Show Summary Details

Page of

PRINTED FROM OXFORD HANDBOOKS ONLINE ( © Oxford University Press, 2018. All Rights Reserved. Under the terms of the licence agreement, an individual user may print out a PDF of a single chapter of a title in Oxford Handbooks Online for personal use (for details see Privacy Policy and Legal Notice).

date: 30 September 2020

Abstract and Keywords

A pamphlet called the Doctrine and Discipline of Divorce appeared on the London bookstalls, anonymous and unlicensed, advocating an ideal of marriage in which the wife existed to be the husband's companion. John Milton tried to repair the damage by a series of further works: the Judgment of Martin Bucer, Tetrachordon, and Colasterion. Milton's divorce tracts tend to receive an eager critical welcome as crucial in the formation of his progressive views about individual liberty. Milton's vision of transmuting the classical and humanist same-sex model of friendship into marriage was dismissed. His expectations of women were seen as simply too high for nature. It was though that Milton's divorce laws would be the ruin of husbands and children, and with them the social order.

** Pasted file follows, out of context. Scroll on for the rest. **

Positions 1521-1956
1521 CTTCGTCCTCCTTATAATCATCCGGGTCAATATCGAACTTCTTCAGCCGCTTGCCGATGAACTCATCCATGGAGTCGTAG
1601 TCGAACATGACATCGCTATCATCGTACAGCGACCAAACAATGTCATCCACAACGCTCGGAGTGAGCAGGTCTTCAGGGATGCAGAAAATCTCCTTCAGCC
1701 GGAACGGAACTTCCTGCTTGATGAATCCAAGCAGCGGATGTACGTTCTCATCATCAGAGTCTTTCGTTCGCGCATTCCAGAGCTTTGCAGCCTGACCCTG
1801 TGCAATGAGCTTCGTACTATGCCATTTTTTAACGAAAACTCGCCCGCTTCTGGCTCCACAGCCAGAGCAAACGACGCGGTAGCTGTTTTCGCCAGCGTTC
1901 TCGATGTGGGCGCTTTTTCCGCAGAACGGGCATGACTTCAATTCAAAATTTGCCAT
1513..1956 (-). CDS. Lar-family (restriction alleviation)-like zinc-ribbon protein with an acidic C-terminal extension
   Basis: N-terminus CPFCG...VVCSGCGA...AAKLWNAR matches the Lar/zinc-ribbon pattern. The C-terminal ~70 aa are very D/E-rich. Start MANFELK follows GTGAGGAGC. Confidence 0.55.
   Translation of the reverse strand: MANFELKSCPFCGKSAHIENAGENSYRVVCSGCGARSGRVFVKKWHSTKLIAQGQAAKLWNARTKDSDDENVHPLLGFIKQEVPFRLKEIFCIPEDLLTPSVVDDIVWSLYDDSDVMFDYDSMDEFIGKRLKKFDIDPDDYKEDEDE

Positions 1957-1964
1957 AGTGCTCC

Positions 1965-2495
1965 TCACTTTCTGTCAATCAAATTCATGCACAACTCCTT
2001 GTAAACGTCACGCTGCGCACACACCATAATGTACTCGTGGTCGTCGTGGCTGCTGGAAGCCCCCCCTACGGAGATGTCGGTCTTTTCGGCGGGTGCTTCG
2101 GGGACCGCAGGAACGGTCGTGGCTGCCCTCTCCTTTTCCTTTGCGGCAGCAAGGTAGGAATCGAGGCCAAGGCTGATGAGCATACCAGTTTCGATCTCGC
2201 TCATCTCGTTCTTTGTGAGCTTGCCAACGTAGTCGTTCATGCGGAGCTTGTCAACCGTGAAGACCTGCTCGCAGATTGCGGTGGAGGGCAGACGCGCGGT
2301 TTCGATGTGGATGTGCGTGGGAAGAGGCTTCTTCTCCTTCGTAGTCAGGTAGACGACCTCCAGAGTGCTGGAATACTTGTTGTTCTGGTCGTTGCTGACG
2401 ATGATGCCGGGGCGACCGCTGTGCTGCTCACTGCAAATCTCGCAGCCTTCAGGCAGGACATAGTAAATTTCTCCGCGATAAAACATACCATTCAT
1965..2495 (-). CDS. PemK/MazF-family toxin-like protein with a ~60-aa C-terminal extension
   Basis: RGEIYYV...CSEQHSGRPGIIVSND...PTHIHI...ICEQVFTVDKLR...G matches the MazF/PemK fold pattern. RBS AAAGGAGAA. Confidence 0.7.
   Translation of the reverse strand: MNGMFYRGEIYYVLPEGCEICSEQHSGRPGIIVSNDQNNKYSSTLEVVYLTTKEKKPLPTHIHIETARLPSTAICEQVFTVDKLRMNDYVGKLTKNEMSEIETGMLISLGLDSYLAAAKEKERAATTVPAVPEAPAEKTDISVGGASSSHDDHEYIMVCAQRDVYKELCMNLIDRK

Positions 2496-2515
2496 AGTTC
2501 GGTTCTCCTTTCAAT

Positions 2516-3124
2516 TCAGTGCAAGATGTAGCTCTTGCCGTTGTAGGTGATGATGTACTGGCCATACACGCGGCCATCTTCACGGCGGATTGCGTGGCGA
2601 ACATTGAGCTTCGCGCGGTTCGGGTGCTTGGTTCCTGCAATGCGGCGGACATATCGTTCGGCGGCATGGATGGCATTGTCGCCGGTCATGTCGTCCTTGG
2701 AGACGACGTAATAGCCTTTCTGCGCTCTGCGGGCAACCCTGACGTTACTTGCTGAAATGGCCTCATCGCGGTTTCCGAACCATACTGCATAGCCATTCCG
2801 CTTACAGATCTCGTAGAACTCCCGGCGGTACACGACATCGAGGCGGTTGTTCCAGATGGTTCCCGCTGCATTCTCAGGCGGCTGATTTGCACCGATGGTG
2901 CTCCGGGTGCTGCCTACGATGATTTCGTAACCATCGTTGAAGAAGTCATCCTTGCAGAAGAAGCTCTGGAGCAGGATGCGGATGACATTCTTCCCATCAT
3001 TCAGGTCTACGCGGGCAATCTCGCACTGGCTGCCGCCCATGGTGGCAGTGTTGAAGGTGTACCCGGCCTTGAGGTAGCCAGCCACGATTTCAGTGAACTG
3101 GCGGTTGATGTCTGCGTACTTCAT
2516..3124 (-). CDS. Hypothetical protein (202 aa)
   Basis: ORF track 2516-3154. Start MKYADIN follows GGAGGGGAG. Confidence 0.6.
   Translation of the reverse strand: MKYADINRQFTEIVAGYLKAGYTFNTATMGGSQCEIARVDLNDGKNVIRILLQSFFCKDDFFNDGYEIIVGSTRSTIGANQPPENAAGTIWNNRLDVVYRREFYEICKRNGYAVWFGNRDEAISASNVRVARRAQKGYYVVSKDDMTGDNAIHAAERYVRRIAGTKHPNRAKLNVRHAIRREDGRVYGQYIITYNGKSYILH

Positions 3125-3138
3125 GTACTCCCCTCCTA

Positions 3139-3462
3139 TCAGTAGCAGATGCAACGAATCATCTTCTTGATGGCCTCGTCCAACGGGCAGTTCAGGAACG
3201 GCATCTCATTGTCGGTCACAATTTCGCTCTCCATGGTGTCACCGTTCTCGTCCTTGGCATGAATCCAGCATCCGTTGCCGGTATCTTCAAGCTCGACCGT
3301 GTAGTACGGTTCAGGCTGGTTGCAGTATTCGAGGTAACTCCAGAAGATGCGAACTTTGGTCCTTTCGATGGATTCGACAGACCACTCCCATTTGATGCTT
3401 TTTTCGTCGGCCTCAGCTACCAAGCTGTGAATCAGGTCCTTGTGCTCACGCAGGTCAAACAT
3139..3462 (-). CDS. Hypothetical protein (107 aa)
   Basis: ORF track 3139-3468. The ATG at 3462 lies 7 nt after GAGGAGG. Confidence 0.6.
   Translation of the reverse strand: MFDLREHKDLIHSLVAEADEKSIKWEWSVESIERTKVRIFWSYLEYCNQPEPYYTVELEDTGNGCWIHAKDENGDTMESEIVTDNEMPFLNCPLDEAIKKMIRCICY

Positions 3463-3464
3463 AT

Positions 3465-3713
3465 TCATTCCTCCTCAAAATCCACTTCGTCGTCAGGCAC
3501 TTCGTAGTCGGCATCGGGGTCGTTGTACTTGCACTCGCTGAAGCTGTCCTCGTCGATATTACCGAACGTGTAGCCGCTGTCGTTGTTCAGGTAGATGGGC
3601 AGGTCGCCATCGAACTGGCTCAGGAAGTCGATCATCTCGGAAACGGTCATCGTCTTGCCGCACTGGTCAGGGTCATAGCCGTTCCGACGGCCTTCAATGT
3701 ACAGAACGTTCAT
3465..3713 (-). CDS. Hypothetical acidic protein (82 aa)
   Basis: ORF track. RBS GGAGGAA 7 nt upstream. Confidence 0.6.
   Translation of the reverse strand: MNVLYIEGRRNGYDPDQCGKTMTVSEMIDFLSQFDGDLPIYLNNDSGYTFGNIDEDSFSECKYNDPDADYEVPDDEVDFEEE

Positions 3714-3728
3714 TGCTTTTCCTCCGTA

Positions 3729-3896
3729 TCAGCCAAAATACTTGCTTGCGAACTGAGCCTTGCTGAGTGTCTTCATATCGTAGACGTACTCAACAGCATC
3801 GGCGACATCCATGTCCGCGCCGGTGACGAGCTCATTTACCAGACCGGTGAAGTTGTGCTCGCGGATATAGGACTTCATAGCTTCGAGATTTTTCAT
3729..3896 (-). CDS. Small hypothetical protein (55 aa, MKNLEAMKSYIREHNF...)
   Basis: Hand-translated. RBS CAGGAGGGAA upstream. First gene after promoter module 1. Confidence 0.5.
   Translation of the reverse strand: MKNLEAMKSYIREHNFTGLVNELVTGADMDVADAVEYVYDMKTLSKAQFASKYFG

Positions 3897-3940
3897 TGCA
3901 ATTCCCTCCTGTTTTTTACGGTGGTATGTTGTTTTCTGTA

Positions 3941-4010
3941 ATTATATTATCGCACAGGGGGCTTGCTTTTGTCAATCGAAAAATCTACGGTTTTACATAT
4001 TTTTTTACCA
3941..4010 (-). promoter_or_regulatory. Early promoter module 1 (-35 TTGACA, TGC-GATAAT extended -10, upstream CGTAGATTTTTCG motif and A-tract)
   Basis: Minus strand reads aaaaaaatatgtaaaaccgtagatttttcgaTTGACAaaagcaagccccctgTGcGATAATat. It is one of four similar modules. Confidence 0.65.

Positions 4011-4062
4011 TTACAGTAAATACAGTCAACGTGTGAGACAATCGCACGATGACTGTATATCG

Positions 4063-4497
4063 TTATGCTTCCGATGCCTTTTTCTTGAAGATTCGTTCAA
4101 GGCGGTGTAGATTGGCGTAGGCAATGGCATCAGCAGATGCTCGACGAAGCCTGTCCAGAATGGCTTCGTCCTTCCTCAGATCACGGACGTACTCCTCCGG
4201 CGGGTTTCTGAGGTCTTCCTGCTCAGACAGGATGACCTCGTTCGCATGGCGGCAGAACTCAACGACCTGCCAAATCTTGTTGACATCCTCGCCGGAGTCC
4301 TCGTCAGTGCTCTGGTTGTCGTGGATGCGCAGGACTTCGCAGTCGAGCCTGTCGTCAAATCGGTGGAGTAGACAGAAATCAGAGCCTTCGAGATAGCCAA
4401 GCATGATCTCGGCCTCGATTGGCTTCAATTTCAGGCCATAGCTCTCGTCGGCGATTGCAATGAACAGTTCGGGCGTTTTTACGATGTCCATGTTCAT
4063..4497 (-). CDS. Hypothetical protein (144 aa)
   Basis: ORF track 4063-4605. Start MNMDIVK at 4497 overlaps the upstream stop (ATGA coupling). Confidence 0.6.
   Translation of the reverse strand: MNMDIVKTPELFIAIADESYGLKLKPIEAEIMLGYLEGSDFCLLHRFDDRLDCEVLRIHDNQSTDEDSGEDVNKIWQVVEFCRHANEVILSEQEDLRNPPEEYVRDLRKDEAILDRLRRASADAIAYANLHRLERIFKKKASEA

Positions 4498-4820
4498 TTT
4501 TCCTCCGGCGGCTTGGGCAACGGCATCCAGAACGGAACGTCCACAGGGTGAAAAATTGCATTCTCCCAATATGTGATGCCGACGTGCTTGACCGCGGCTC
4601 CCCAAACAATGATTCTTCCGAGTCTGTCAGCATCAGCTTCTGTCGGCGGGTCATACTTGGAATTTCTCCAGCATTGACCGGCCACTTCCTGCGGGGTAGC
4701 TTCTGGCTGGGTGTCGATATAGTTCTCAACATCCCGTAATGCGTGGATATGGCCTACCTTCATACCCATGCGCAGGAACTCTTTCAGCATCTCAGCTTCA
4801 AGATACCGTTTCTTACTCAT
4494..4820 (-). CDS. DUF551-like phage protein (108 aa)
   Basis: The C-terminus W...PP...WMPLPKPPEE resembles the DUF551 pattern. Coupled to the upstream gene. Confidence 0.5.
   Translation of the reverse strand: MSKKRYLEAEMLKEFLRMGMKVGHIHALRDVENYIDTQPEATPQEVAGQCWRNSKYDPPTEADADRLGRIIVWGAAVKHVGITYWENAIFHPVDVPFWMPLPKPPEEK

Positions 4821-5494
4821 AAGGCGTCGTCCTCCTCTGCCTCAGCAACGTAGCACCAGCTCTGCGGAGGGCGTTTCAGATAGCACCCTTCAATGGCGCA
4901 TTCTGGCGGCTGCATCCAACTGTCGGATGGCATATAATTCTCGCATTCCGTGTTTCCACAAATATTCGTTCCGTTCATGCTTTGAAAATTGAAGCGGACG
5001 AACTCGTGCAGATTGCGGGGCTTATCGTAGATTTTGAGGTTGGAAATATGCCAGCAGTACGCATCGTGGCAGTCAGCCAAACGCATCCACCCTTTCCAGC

Keywords: Discipline of Divorce, John Milton, Martin Bucer, Tetrachordon, Colasterion, divorce tracts, divorce laws

Access to the complete content on Oxford Handbooks Online requires a subscription or purchase. Public users are able to search the site and view the abstracts and keywords for each book and chapter without a subscription.

Please subscribe or login to access full text content.

If you have purchased a print title that contains an access token, please see the token for information about how to register your code.

For questions on access or troubleshooting, please check our FAQs, and if you can''t find the answer there, please contact us.